was up, they were scorched; and because they had no root, they withered
away. And some fell among thorns; and the thorns sprung up, and choked
them: But other fell into good ground, and brought forth fruit, some an
hundredfold, some sixtyfold, some thirtyfold.” [Matthew 13:5-8, also Mark
4, Luke 8]
|Veryard Project Papers||Demanding higher productivity (pdf)|
Many people think of a socio-technical system as a composite system, containing some social subsystems and some technical subsystems. This is a simplification, which can sometimes be dangerously misleading.
All social systems are technically mediated. We get an increasing amount of our information about our social world through technical media: email, telephone, management information systems, television, Reuters newswire. These technologies screen information for us, screen information from us.
(For example, computers and televisions both provide information as services through a screen. The screen is both literal and metaphorical. It is a surface on which the data are presented, and also a filter that controls what the user sees. The screen is a two-sided device -- it both reveals information and hides information.)
And all technical systems are socially mediated. Technology is produced, distributed and managed by people within social structures, for socio-economic or political purposes. It is interpreted and used according to social intentions.
For some purposes, therefore, it is appropriate to treat all the subsystems,
even the smallest components, of a socio-technical system as if they were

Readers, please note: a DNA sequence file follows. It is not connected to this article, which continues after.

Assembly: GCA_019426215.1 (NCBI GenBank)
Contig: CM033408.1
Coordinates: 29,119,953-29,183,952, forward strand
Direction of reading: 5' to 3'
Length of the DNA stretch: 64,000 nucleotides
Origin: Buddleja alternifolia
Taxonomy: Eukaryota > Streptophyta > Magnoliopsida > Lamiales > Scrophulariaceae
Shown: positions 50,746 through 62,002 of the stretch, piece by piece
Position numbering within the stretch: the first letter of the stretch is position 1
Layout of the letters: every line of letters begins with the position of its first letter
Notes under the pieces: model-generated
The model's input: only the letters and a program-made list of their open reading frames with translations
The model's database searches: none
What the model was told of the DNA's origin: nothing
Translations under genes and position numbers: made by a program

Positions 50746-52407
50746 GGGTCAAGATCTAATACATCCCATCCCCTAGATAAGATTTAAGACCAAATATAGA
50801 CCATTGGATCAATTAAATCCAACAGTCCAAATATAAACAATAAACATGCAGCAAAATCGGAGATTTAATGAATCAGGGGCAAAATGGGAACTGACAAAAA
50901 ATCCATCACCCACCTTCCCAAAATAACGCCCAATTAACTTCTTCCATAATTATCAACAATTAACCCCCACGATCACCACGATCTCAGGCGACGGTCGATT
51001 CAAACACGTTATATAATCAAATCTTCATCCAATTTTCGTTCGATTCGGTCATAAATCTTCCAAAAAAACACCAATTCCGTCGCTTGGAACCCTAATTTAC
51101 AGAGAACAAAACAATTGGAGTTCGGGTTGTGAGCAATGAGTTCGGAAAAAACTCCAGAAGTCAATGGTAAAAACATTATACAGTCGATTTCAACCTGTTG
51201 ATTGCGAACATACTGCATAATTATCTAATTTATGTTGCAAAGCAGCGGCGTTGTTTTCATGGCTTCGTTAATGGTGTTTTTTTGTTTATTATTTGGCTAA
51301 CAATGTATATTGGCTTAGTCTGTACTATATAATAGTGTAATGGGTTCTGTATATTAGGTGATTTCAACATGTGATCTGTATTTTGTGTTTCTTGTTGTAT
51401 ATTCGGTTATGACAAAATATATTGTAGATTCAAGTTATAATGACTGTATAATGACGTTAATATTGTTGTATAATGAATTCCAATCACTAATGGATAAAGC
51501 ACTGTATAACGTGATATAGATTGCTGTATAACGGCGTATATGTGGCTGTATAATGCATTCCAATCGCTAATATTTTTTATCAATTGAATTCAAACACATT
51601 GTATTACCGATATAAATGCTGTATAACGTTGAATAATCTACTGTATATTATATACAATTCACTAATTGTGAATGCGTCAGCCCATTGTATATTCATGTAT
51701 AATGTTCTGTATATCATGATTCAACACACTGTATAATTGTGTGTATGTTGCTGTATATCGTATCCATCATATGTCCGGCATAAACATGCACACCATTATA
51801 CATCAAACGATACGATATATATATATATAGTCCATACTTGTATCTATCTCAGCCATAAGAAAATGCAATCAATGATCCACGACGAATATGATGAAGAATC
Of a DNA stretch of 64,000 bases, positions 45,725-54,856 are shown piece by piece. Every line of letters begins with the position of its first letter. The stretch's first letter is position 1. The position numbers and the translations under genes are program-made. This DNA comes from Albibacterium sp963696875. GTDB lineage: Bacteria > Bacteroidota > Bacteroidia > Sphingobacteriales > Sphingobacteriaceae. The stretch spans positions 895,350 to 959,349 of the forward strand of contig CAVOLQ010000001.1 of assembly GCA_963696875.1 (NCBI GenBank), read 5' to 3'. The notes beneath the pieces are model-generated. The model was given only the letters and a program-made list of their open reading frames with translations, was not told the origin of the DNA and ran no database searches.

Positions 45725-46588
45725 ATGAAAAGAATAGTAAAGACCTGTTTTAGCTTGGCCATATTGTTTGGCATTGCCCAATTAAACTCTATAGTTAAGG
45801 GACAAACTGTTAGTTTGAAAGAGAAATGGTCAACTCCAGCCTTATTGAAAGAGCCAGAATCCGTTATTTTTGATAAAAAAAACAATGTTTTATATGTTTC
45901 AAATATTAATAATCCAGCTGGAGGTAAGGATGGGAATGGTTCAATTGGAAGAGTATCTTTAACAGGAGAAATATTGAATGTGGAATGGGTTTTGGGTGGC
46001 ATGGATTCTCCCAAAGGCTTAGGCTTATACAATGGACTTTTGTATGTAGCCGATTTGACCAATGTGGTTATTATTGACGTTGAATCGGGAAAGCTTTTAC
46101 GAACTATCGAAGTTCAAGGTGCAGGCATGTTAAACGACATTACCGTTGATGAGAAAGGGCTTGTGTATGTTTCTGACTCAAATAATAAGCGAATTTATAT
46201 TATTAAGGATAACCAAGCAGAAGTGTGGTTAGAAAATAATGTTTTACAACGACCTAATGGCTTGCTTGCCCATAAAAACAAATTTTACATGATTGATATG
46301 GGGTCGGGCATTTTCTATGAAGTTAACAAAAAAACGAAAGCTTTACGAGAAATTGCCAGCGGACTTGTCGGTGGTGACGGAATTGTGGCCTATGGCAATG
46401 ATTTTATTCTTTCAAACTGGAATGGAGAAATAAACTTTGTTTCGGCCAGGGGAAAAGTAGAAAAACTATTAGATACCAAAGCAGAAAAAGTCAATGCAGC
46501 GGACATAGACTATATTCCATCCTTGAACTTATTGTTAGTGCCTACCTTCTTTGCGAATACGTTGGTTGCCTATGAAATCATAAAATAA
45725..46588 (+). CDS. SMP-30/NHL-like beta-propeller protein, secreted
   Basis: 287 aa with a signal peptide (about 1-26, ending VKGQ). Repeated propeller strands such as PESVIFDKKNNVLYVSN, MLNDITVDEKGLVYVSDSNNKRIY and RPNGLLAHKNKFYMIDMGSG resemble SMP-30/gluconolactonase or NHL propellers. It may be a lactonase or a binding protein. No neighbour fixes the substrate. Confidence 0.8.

|Veryard Project Papers||SocioTechnical|
When people talk about the system, they are usually referring to a particular slice of reality. Thus technical people say The System when they want to refer to some technical infrastructure; clerical staff use the term The System to mean the computer application; and sometimes when senior business managers say The System they actually mean some complete operational business process, which may or may not be supported by computer systems. Confusion reigns.
And when customers or citizens talk about The System, they are often talking about the whole bureaucratic apparatus or "machine".
No amount of prefixes will remove this ambiguity. IT people sometimes
say The Business System, but they usually still mean some business-oriented
computerized information system.
And in the development process, the user is again inside one system and outside another. Project management often makes contradictory statements about the position of the "users".
The word "user" perhaps implies someone who is addicted to the system, like a drug. It is often refers to a community of people who are under a degree of compulsion to use or abuse the system, rather than free volunteers.
Some people proudly describe their systems or development processes as user-driven, as if this distinguished them in some way from the others - and perhaps it does. But does it mean that the user is in control - the driver rather than the passenger? Not necessarily - there are many other engineering labels in the form xxx-driven.